Roof Strength and Rollover AccidentsPersonal Injury | 11.18.13
Every year more than 10,000 people die or are severely injured as a result of rollover crashes. A rollover occurs when a vehicle tips onto its side or roof at any point during a crash. Accidents resulting in a rollover occur less than 3 percent of the time, but unfortunately represent more than a third of vehicle-related fatalities.
What Causes a Rollover?
Rollovers occur most often during a turn when the driver loses control of the vehicle and the car slides sideways. A vehicle will lack stability in such a situation. That instability is influenced by the relationship of the vehicle's center of gravity to the road. The higher the center of gravity, the more likely a car will flip over. Vehicles at the greatest risk for a rollover are 4-wheel-drive trucks and sport-utility vehicles because they have a higher center of gravity.
The National Highway Traffic Safety Administration currently rates which vehicles are most prone to rollover accidents, on a scale of 1 to 5, which is available to the public on its website.
Vehicle Roof Strength Helps - Maybe
For many years there has been speculation over whether roof collapse and the corresponding injuries related to it are a result of the relative strength of a vehicle's roof. Conflicting studies have reported both that roof strength can be either a large or a minimal factor in rollover-related injuries.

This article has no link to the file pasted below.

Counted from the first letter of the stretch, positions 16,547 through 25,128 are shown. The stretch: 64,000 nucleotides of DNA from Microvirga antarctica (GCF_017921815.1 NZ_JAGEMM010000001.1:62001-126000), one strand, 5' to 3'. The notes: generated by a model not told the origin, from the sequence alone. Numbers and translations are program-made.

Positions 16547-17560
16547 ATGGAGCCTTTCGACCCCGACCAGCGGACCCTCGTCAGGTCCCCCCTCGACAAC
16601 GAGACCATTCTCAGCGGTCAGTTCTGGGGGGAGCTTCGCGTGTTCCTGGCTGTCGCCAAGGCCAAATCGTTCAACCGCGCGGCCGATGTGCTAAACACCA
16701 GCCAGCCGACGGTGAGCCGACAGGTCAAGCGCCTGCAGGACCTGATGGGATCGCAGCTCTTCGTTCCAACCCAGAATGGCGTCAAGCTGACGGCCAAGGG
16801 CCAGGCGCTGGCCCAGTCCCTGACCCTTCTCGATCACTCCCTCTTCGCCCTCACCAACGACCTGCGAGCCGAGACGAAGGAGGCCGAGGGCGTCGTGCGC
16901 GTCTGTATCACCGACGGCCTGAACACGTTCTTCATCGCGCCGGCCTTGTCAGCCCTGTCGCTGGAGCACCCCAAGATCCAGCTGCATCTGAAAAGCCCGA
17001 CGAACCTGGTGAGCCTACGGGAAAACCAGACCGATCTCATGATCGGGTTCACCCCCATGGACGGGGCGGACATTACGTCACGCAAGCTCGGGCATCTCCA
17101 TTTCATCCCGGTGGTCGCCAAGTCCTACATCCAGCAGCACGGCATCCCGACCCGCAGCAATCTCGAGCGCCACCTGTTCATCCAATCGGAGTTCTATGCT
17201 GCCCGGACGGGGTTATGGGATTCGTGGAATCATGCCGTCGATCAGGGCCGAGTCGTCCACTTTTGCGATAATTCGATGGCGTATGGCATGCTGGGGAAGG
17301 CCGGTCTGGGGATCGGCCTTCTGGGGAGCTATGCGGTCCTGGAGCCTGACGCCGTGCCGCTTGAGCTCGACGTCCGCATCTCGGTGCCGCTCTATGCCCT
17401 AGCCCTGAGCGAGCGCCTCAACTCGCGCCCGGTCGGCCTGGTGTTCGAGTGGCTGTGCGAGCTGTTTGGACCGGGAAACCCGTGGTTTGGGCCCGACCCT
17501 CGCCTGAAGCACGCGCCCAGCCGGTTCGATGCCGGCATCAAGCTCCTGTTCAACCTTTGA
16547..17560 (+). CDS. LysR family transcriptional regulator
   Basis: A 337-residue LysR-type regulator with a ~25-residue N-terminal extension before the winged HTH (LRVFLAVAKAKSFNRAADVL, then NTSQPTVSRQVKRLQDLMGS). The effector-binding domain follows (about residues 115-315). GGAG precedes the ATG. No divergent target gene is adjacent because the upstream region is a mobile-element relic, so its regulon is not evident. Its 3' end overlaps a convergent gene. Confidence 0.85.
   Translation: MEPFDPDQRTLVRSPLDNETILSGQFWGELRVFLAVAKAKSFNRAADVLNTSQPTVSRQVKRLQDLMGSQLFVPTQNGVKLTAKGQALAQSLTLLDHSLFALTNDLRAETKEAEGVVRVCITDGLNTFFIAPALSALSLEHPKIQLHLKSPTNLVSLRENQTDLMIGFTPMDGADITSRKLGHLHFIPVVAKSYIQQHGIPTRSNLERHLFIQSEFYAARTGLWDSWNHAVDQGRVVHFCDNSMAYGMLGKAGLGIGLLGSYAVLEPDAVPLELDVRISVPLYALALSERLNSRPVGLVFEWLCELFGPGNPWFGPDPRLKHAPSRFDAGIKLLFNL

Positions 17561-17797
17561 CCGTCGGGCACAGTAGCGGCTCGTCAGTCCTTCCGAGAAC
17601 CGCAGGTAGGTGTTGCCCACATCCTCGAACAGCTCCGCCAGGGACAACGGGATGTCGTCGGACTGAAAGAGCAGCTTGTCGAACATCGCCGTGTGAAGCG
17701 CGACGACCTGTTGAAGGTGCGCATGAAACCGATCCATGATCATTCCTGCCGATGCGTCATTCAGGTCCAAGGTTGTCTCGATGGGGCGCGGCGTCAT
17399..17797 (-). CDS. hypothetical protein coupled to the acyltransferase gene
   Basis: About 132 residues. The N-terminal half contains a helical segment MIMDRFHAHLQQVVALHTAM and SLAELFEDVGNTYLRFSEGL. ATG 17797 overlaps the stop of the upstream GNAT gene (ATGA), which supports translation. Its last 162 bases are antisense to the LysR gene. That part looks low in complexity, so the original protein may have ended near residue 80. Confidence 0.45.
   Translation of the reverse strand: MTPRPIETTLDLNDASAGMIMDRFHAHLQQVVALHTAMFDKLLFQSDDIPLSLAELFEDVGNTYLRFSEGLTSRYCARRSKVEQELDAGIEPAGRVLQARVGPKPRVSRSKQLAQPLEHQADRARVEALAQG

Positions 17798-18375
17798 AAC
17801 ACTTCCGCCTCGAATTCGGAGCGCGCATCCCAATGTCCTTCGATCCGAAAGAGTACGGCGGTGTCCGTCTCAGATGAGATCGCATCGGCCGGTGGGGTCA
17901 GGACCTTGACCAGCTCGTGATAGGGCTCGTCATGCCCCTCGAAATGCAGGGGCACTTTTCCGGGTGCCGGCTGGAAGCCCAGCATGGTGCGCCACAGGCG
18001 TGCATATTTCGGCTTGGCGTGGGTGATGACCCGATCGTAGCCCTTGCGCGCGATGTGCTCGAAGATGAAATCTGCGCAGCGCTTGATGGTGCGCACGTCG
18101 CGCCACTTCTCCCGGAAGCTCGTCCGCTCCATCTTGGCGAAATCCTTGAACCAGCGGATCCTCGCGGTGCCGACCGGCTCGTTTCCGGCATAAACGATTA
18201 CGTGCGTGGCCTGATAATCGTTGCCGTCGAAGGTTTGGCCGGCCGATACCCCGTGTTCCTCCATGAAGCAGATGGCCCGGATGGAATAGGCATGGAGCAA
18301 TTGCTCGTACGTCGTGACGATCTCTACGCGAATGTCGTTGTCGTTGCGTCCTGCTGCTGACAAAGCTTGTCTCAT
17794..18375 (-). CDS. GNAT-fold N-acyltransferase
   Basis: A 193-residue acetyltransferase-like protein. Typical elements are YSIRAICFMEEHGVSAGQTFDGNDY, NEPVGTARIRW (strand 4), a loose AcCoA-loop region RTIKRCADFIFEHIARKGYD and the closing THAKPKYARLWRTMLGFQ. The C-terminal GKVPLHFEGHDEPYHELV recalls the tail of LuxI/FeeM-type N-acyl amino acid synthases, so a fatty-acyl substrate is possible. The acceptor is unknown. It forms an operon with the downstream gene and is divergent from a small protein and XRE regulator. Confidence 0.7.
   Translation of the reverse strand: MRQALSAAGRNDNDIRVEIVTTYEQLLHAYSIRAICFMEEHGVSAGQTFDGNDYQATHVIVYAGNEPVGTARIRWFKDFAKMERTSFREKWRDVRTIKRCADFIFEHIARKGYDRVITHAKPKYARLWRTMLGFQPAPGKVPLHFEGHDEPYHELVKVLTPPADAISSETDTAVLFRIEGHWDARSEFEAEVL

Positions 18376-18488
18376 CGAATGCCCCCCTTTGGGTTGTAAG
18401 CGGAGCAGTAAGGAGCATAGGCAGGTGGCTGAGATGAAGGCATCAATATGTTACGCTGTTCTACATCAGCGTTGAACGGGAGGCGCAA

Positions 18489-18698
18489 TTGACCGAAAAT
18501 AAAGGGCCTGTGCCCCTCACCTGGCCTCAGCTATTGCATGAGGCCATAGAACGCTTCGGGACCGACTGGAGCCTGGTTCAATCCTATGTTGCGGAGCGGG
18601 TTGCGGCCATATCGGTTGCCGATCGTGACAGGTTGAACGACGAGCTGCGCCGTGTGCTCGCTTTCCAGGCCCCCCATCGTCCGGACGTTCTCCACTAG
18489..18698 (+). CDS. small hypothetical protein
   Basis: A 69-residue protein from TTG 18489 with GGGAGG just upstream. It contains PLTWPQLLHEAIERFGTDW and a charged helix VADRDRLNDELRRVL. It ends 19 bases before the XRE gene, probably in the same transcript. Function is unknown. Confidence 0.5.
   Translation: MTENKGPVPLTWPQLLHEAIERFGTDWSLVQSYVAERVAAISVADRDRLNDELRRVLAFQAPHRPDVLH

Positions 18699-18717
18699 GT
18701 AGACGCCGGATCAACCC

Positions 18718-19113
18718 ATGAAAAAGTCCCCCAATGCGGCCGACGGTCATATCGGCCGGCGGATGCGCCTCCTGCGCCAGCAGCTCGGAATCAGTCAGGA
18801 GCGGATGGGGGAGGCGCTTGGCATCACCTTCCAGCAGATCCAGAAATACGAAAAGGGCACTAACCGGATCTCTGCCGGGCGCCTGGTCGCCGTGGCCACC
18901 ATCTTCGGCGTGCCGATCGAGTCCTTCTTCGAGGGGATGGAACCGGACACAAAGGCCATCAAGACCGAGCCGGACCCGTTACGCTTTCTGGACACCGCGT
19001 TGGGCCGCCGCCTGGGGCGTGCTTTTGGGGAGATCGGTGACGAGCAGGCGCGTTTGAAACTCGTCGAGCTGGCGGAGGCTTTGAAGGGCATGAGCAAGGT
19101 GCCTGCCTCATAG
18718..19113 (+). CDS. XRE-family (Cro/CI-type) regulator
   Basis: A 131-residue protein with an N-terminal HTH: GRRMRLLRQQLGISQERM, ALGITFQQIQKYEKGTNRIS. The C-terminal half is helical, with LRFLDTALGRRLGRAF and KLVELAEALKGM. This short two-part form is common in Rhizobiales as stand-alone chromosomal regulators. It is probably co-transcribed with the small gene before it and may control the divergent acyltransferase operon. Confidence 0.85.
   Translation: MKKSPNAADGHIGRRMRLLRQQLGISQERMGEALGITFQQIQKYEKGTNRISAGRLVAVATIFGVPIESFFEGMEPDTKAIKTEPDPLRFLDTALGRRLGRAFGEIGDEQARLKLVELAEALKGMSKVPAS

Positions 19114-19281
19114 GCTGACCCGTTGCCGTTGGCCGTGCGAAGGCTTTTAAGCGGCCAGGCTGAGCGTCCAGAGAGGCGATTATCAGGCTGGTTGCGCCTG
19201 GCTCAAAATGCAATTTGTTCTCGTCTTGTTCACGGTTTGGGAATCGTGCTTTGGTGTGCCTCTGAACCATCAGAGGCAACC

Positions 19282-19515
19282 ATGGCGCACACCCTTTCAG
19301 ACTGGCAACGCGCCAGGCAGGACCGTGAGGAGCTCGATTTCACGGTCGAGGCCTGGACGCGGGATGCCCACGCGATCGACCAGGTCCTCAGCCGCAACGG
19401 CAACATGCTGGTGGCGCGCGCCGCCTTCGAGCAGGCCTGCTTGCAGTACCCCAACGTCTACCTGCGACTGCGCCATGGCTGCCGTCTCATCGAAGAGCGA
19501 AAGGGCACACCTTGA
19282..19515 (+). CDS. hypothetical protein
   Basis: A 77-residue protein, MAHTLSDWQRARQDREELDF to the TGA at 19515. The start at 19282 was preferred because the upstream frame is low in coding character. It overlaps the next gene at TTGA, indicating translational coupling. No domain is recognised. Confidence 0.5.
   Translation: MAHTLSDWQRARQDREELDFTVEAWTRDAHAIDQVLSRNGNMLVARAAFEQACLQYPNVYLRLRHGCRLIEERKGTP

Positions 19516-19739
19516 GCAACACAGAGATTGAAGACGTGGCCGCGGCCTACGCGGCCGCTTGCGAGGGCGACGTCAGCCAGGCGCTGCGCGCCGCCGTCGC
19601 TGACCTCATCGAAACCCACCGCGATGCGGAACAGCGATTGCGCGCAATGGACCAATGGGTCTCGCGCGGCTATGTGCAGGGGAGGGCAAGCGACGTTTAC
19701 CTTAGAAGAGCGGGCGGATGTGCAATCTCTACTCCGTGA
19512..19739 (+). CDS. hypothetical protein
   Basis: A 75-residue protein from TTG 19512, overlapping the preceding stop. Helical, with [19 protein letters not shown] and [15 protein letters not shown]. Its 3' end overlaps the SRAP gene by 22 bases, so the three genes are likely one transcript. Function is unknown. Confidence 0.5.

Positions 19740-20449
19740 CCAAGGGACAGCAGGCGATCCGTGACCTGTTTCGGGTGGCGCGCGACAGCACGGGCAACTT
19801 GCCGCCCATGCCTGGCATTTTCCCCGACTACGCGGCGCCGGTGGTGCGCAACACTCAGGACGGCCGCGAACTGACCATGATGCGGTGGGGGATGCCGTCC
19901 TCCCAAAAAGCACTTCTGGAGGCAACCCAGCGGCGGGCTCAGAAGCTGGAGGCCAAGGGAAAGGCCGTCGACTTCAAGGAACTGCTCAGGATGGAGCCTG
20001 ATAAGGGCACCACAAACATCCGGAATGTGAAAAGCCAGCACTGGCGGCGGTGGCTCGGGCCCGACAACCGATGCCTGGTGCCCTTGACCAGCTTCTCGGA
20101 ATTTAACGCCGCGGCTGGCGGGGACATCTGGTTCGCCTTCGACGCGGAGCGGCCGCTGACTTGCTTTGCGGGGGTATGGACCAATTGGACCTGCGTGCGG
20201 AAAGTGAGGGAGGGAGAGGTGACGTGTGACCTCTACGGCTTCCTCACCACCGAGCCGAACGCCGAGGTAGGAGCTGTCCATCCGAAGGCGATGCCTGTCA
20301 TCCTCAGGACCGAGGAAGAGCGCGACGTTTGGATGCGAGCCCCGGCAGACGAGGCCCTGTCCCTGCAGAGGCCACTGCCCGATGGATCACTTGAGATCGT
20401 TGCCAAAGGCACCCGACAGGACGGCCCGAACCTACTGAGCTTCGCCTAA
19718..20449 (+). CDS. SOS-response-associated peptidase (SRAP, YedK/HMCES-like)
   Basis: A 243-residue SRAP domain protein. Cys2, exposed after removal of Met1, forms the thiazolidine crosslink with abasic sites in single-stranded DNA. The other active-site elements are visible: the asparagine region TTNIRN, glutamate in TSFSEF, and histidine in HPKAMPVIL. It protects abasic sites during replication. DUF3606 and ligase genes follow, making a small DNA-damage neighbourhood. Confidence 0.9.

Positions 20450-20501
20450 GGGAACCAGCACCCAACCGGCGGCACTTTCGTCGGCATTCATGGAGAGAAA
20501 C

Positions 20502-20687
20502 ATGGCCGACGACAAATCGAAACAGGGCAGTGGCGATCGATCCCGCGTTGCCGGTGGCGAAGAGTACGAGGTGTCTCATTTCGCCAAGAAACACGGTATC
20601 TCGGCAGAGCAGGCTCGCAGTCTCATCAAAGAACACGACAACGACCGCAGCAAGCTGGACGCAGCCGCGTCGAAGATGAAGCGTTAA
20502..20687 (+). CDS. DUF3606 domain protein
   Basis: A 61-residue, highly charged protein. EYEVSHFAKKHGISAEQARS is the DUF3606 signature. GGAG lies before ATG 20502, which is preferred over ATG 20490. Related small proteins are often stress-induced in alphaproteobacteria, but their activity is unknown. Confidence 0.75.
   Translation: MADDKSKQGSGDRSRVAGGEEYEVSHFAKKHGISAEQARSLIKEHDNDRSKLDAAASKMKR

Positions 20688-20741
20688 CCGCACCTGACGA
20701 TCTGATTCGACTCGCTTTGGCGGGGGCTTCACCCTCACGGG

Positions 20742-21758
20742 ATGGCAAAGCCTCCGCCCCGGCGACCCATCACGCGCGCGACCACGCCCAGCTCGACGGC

The NHTSA produced its own studies that show roof strength plays a significant role in occupant safety. These studies showed that reduced roof collapse related to lower injury risk and that there is a relationship between a stronger roof and less roof collapse. Additionally, increased roof strength is associated with a reduced risk of passenger ejection during a rollover.
If you or a loved one is involved in an accident, contact an experienced personal injury attorney. Working with an attorney can help you handle the emotional and financial burdens that arise in the aftermath of a rollover crash.